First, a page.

it’ll interpret the error number you provide as both decimal and hex when possible. Errlook will interpret the value only one way. For example if you’re wondering about error code 15, you’d have to try both 15 and 0x15 if you weren’t sure if the number was decimal or hex. Err.exe will just tell you the errors for both interpretations.
      err.exe tells you which header the error value comes from

    3. Stefan Kanthak says:

      No user needs err.exe!
      Every user can use CERTUTIL.exe /error 0x……..
      CERTUTIL.exe is installed with Windows Server 2000 and Windows Server 2003, since Windows Vista with all versions.

      1. cheong00 says:

        Nice to learn something new today. Not aware of this usage before. :)

      2. morlamweb says:

        Thanks for mentioning certutil’s -error switch. I wasn’t aware of it. I might make use of it if I need to research an error code in a remote session. I’ll still use err.exe on my own machine as it’s the more capable tool.

      3. Wow! Rarely ever does a comment surpass its associated blog post!

        Thanks a bunch.

  4. Joshua Schaeffer says:

    There’s a better solution that I was going to save for my own utilities. I have ~30K lines of C# that contain exact enum definitions for Win32 interop (including HRESULT itself), and I also P/Invoked FormatMessage() for use with or without the inserts. If there’s enough support, we could put the mother of all error lookup utilities on github in very short time. .NET reflection can easily bounce you back and forth between integers and string identfiers, and search whole assembly namespaces.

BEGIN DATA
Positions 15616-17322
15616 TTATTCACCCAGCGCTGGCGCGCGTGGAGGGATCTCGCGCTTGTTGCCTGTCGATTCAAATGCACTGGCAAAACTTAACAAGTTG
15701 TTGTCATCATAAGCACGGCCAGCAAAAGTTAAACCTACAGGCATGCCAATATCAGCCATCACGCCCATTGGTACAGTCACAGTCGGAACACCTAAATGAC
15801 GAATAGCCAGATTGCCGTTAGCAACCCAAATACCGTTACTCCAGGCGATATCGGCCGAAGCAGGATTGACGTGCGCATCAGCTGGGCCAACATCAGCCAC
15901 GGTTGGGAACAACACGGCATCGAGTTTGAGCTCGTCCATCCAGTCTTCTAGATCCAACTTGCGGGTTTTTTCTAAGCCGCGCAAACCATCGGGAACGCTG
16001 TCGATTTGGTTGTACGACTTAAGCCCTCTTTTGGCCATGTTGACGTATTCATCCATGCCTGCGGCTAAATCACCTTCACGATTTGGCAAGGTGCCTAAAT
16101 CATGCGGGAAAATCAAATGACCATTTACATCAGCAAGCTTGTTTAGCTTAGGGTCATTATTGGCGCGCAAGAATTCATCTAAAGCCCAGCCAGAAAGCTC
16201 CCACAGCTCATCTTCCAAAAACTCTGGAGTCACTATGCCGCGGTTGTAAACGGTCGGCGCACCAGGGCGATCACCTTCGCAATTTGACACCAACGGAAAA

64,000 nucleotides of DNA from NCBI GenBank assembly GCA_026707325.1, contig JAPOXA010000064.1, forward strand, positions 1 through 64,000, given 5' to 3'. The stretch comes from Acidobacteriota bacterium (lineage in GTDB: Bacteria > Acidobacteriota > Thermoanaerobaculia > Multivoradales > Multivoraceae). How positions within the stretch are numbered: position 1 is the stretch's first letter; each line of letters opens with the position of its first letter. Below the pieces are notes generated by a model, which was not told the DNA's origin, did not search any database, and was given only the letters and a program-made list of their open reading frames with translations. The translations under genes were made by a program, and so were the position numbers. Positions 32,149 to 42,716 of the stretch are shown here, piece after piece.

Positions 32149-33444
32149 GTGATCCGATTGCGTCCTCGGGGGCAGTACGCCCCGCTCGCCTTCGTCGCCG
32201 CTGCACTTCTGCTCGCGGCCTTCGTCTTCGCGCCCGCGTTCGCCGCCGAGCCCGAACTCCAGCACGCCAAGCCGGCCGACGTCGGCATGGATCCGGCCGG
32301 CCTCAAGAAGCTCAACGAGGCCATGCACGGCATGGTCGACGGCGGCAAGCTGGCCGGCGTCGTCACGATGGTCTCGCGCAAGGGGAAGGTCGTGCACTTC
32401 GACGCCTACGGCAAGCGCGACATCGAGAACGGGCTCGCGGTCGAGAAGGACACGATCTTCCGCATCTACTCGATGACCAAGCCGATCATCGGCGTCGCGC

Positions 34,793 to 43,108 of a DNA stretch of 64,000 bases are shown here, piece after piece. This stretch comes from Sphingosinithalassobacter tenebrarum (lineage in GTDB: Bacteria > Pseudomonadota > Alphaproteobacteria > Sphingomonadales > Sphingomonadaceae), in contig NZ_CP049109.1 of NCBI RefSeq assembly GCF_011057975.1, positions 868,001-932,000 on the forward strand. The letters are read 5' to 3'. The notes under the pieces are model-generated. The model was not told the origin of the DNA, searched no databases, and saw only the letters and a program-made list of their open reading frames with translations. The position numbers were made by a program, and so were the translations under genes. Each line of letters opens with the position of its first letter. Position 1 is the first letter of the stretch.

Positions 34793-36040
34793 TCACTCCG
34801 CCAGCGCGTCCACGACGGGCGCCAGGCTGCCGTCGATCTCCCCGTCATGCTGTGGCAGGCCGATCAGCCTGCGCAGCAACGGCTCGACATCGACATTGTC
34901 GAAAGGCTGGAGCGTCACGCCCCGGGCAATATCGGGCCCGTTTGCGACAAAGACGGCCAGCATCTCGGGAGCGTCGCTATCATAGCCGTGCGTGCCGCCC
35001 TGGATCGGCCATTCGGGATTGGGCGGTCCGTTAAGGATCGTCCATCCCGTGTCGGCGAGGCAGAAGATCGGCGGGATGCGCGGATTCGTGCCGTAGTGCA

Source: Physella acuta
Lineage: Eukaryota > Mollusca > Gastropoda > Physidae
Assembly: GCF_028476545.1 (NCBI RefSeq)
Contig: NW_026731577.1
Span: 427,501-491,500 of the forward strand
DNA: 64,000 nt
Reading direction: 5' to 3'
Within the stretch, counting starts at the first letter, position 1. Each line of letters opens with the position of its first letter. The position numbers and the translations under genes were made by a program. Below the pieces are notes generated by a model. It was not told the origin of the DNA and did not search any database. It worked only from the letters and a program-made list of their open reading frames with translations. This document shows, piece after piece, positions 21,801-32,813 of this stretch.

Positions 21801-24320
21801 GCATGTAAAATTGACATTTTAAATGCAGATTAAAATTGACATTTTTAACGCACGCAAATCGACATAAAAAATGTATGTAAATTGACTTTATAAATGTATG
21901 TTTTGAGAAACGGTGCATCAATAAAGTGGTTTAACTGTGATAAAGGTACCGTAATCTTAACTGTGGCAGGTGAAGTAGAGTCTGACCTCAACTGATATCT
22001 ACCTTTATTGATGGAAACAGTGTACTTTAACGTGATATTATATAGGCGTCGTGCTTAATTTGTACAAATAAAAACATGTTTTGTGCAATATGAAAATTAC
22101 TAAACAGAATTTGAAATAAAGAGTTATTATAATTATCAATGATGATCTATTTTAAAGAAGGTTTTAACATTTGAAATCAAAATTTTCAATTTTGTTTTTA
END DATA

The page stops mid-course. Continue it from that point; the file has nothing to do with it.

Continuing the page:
5. Michael says:

    After typing random error codes into net helpmsg. I found an interesting one:
    net helpmsg 565:
    Indicates a process has too many threads to perform the requested action. For example, assignment of a primary token may only be performed when a process has zero or one threads.

    Is a process with zero threads even a process? Does this ever happen?

    1. Michael-Paul jakovlevski says:

      This can happen if there is still a open handle to the process after all it’s threads have stopped.

      Similar to this:
      https://blogs.msdn.microsoft.com/oldnewthing/20150918-00/?p=91561

      1. Viila says:

        But without any threads, how does it even process the request in the first place?